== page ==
The grass doesn't "encompass" the lawn. Lawns aren't usually described as "massive." How is there a small hill on a corner city lot? If the forest is neighboring, how are its branches shrouding the house?
I'm barely onto Page 2, and my eyes are spinning in their sockets.
This is bad writing. It's poor word choices mixed with bad cinematography. And it doesn't stop.
Past the gated entrance was a long driveway that ran past the courtyard to the garage. The house itself had been constructed in 1970 and was one of the oldest homes in Cypress Creek. Its history was shrouded in secrecy.
Hayden, Roger. Ghostly Secrets Super Boxset: A Collection Of Riveting Haunted House Mysteries (Kindle Locations 32-33). Kindle Edition.
What courtyard? Does this author know what a courtyard is? I have my doubts.
And, a house built in 1970 is not Victorian. While it might be Victorian style, or Queen Anne Style, or whatever style that evokes the Victorian era, it's way too new to be true Victorian.
Maybe today's readers don't care. Maybe they're so accustomed to inaccuracies and otherwise bad writing that they can't tell the difference. Maybe they don't know the difference between a gate and a fence. Maybe they think "Victorian" is a synonym for "big and looks old." I don't know. As we here on BookLikes learned from our buddy reads Ammie, Come Home and Jamaica Inn, even traditionally published books can be loaded with errors.
Is that an excuse for the kind of crap that shows up in books like The Haunting of Saxton Manor? Because, hoo boy, it gets worse.
The action takes place a mere 12 years after the house was built, yet its history is "shrouded in secrecy." Um, no. The description of the setting is clichés upon clichés, but without substance. This is bad writing.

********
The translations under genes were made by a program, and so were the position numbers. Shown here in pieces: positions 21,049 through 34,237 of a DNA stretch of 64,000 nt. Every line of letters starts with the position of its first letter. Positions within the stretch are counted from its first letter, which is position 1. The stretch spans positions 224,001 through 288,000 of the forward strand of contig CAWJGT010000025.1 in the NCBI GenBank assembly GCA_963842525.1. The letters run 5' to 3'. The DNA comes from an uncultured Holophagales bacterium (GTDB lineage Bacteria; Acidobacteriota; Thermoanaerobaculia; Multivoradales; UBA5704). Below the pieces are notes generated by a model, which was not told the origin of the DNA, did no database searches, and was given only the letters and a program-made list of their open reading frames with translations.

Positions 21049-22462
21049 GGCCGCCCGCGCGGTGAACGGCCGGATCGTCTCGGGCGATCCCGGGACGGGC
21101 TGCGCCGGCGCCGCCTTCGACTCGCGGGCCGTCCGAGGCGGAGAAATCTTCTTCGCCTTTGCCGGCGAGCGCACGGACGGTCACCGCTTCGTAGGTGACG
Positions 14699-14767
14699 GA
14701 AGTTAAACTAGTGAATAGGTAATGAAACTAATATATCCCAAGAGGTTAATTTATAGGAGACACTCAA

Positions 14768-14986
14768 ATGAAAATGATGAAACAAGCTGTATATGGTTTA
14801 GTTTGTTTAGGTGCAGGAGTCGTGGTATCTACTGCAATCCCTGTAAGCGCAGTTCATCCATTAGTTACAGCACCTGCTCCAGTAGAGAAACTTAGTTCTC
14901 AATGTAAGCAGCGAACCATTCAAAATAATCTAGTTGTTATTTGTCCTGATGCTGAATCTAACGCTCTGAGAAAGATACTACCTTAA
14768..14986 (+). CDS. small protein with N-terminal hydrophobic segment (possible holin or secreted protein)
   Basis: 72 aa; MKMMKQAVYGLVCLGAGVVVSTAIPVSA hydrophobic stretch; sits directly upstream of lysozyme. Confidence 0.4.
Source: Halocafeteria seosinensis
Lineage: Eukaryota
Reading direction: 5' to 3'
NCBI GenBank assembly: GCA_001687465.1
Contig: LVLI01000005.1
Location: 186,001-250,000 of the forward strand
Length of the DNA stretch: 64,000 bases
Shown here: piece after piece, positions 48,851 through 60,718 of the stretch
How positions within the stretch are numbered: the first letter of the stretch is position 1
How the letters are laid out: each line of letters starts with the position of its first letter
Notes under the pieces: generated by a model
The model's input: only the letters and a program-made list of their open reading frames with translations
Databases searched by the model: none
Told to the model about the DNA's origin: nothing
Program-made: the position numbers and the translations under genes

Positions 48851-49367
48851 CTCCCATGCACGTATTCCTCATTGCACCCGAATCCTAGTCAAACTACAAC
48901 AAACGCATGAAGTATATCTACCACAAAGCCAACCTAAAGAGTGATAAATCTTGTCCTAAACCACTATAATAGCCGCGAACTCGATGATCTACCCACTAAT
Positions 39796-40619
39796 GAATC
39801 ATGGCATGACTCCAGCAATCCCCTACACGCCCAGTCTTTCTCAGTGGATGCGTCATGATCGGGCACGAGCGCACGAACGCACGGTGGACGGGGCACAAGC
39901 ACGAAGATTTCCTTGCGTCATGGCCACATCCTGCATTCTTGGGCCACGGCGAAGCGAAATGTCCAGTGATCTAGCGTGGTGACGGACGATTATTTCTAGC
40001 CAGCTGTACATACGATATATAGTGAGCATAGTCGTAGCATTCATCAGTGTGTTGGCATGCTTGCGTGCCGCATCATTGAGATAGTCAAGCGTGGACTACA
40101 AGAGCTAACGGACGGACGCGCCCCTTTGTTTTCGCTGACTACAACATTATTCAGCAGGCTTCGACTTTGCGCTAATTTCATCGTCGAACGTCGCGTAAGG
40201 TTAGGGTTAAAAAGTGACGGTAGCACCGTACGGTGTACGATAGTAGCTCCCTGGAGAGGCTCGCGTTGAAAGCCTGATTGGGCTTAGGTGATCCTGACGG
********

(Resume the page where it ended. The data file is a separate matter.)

A decorated Christmas tree shined through a front window with its colorful reds, blues, and greens. The Saxton family living inside had much to celebrate during the coming holidays, unaware that outside their home, someone was watching.
Gerald Saxton’s black BMW drove through the automatic gate and up the driveway. He parked near the courtyard and got out, carrying two full paper grocery bags in each arm. Dressed in his creased gray suit, he walked up the three concrete steps onto the front porch with its wooden railing and thin white columns that ran up to the roof.
Hayden, Roger. Ghostly Secrets Super Boxset: A Collection Of Riveting Haunted House Mysteries (Kindle Locations 33-38). Kindle Edition.
The lights of the Christmas tree shone (not shined) through the window, not the tree itself. And the family probably lived inside the house, not inside the tree.
Gerald drove the car; it didn't drive itself. Why did he park "near the courtyard" and not in the garage? Does the writer stop to think how impossible it would be to carry two full paper grocery bags in one arm and then grab two more with the other arm and then, with both arms full, open the car door and maneuver past the steering wheel to exit the vehicle?
Why is his suit creased? Does the author mean the suit is wrinkled, as though Gerald slept in it? Or does the author mean the suit is neatly pressed, with sharp creases in the trousers? Does the author know what words even mean?